“I’m not just going to inherit some victory because of AOC’s [Alexandria Ocasio-Cortez] inspiring run and win,” Pressley conceded. “I have to make my case to voters. I am still an underdog.”
Pressley’s case is further complicated by the fact that there aren’t as many sharp contrasts with Capuano as Ocasio-Cortez enjoyed with Crowley. Capuano’s team has pointed to the fact that he is a longtime supporter of Medicare for All legislation, that he did not attend President Trump’s inauguration, that he voted against the Iraq War, and that he did not support the Homeland Security Act that created ICE.
What Pressley has going for her is a broader political climate that seems favorable to candidacies like her’s. Women have been winning Democratic primaries in bunches this year and Capuano has not faced a serious primary challenge since being in office. The district, which was redrawn in 2011, is the state’s only majority-minority district and one in which, as Pressley points out, there is high income inequality.
Gulping down the last remnants of a cold brew coffee before jetting off to a Boston City Council hearing, Pressley suggested that one major hurdle she had to face was convincing others that her campaign was not just an attempt to raise her profile.
“I think what was hardest for me was in the early days of announcing my candidacy, how often I had to defend my right to run,” she told The Daily Beast. “I had not anticipated that. I’m not some ambitious upstart. I didn’t think anyone would think for a second that this a vanity run.”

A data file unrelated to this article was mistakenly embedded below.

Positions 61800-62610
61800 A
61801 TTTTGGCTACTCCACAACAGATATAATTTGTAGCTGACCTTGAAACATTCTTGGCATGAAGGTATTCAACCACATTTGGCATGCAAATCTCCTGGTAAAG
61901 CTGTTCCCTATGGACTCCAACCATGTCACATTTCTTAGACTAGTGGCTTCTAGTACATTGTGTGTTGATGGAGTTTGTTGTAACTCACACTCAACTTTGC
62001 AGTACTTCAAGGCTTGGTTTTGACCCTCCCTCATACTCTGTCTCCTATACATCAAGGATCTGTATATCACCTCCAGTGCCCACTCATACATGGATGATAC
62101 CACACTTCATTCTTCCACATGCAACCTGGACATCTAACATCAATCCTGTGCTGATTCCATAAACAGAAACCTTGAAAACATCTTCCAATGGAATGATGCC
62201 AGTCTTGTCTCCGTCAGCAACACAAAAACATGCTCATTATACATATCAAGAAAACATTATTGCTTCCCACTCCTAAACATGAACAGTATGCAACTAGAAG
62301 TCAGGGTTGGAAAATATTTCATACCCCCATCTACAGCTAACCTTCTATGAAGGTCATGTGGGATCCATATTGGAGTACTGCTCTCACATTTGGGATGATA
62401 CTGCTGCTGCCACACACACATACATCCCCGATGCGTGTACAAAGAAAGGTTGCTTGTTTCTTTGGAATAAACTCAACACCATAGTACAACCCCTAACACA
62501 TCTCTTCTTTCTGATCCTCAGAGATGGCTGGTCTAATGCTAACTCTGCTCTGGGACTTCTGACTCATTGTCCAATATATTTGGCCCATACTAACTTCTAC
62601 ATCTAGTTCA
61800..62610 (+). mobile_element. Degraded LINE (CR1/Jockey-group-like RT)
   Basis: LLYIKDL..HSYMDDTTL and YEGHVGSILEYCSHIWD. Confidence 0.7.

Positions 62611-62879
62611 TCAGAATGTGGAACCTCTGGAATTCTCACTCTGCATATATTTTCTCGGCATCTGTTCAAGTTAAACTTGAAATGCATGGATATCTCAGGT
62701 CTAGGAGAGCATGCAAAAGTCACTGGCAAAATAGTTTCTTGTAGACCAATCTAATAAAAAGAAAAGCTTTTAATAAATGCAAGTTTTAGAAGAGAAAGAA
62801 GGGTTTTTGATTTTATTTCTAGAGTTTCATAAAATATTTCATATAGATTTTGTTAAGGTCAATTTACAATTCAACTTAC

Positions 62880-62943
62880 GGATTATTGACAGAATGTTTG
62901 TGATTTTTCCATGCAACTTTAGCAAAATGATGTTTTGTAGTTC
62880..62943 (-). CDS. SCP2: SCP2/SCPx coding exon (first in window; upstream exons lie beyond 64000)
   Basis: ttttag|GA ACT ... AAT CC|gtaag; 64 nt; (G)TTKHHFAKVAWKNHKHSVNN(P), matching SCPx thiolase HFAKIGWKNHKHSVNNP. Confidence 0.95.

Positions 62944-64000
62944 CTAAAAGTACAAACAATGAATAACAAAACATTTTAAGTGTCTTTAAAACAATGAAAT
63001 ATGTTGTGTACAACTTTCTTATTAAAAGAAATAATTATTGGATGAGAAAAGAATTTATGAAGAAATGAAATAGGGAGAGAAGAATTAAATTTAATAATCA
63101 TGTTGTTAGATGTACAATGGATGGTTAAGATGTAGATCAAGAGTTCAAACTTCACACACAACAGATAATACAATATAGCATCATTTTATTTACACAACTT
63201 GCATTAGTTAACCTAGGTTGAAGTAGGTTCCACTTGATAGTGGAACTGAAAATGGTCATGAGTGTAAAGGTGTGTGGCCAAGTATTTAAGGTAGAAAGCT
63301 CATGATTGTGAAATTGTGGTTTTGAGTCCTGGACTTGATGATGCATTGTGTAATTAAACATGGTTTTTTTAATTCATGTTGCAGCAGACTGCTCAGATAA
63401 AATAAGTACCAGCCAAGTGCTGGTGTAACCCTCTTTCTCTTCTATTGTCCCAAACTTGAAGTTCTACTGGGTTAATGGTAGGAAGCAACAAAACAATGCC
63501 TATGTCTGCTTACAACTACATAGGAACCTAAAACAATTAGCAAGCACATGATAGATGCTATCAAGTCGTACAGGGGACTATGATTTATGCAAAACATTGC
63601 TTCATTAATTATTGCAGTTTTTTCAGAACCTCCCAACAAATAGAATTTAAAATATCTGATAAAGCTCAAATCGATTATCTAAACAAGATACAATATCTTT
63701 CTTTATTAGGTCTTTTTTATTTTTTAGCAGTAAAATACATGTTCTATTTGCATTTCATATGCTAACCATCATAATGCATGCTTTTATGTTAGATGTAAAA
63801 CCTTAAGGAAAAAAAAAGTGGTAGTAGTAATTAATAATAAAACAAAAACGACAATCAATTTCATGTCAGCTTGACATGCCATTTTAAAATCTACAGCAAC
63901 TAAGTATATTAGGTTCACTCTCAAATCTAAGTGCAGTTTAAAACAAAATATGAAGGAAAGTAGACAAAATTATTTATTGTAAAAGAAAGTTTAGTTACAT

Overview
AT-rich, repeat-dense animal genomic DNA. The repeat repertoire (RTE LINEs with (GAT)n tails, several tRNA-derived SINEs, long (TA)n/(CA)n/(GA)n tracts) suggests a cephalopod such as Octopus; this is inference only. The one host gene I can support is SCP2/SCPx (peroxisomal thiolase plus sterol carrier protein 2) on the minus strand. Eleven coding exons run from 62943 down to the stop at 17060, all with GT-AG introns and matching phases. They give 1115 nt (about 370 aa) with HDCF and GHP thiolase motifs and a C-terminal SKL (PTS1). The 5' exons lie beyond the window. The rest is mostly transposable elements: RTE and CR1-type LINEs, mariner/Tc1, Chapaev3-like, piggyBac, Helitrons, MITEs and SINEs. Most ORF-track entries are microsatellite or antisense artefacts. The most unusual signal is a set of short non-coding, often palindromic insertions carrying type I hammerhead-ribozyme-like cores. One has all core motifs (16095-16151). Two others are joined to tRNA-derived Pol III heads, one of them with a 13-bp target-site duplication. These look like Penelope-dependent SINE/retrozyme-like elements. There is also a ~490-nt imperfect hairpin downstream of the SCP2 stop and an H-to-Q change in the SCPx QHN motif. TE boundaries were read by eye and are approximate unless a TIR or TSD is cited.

She described Capuano as having gone “unchallenged and unchecked” and cited the fact that he has served in office since winning only emerging from a crowded 1998 primary with just 23 percent of the vote.
“Every two years, I’ve had to defend my record, offer new ideas and re-earn the confidence, the trust and the partnership of the electorate and I have no contempt for people that have challenged me,” Pressley said.
Pressley’s view is that the modern political landscape and the changing demographics of this district necessitate more “activist leadership.” That voters, who have come to expect Democrats to back policies favored by their liberal constituents, are looking for something more than a good voting record. “My work does not end at the vote,” she said.